It’s never too soon

By Rhonda Dredge

Intrepid locals have prepared themselves for the worst at a free defence workshop run by the Fitness and Martials Arts Center in Collins St.

The centre put up a billboard in the street soon after the knife attack in Bourke St killed beloved Pellegrinis personality Sisto Malaspina and injured two others.

Issues of character loom large in Melbourne’s psyche and within two days, the workshop was booked out.

Some 35 people turned up to test out their mettle, most in their 20s and 30s with a teenager or two, and went through the paces of fending off a knife attack.

“I want to educate people in how to react,” said head instructor Josh Karst. He says self defence is a skill everyone can benefit from.

The moves he teaches come from Krav Maga, a Hebrew word for contact combat, a method developed by the Israeli army for hand-to-hand combat.

“It’s not a martial art. It’s a fighting system,” Mr Karst said.

In the workshop, people worked in pairs with one carrying a padded shield and a rubber knife. Victims were shown how to create space between themselves and the attacker.

“I’m not teaching them how to disarm an attacker. I’m teaching people spatial awareness so they are aware of what’s happening.”

Mr Karst has analysed video of the Bourke St tragedy and all of the knife movements were downward or “ice pick” attacks.

“We work on different attacks,” he explained.

“If you’ve got a handbag or backpack then you can throw it at an attacker to cause a distraction so you can run. Effective defensive tools include a push kick.  A leg is longer than an arm, creating space between you and an attacker.”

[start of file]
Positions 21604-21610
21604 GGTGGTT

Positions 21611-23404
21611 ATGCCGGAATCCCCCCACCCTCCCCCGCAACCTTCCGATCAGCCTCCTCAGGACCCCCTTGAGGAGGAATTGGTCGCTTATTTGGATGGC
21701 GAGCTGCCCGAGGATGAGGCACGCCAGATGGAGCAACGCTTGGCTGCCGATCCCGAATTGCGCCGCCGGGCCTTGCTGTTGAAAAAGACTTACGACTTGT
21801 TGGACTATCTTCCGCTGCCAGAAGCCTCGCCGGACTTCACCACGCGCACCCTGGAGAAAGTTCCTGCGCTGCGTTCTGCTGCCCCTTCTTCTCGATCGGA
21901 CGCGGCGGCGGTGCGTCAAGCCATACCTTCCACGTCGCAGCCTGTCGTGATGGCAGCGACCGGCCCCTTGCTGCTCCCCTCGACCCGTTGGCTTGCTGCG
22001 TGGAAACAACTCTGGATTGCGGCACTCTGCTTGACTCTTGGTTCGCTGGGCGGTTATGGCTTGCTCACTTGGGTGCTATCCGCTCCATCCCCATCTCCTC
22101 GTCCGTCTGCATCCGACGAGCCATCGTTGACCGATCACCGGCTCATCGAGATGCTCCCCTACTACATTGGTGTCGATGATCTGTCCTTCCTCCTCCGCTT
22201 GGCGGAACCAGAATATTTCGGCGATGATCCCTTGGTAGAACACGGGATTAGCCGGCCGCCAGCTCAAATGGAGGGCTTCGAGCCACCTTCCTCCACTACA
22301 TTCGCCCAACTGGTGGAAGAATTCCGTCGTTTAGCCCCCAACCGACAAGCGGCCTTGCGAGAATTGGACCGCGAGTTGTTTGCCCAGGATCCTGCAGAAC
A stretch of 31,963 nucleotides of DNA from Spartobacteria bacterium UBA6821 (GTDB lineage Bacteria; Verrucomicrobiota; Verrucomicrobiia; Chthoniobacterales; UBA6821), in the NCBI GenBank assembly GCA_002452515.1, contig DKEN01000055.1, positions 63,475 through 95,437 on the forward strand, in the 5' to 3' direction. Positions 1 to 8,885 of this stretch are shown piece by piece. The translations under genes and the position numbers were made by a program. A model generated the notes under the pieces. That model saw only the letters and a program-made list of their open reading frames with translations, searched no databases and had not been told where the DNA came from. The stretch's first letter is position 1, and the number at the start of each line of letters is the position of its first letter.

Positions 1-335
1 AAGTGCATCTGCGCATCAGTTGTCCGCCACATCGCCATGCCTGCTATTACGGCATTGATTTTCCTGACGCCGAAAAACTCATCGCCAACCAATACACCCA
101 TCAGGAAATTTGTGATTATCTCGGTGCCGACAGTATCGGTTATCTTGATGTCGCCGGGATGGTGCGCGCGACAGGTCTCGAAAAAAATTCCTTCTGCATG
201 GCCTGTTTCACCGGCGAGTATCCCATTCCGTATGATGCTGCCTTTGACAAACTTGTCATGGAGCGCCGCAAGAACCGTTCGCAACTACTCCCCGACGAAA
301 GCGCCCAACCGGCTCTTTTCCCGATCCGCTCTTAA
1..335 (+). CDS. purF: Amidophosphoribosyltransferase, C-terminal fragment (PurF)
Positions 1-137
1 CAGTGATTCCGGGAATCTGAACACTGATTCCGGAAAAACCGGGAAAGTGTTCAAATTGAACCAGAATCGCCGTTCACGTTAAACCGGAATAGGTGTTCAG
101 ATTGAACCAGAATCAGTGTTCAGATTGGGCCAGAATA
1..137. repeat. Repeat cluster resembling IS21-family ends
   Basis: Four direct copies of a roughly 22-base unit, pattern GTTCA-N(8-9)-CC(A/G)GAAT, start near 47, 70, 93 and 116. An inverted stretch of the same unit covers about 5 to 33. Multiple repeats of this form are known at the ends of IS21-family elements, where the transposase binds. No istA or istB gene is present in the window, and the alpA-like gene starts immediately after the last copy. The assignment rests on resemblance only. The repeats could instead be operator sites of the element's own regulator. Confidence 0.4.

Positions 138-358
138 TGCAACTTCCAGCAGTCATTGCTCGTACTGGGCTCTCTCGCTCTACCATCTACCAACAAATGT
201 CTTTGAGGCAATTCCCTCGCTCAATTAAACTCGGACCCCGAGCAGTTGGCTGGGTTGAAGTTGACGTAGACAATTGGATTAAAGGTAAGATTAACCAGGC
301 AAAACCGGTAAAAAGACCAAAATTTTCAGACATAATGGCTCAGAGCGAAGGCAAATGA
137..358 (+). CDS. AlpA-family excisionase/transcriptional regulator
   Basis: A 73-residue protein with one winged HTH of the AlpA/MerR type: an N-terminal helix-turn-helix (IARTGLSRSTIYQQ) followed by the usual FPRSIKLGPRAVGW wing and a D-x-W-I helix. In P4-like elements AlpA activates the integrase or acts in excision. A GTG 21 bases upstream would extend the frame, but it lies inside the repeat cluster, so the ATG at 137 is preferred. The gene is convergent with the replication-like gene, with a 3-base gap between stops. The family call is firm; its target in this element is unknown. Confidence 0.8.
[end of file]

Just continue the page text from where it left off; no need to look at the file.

Rubber knives are used in the workshop “to make it real” and participants are encouraged to wield them forcefully. The ends break off at impact.

Adopting a fighting stance is also important so that if you are moving backwards from an attacker you don’t trip over something.

“You need to keep space between your feet. You use a fighting stance and step back.”

The centre is doing a promotion for police, offering a 50 per cent reduction in gym membership to officers.

“The thing I’m concerned about is using a baton as a defensive tool while walking back,” Mr Karst said of the footage.

Some commentators are critical of the workshop, claiming that even simulated combat can cause emotional problems.

“I had a call from someone saying that it was too soon and that I’m trying to make money but what if there is an attack next week? It’s never too soon,” he said.

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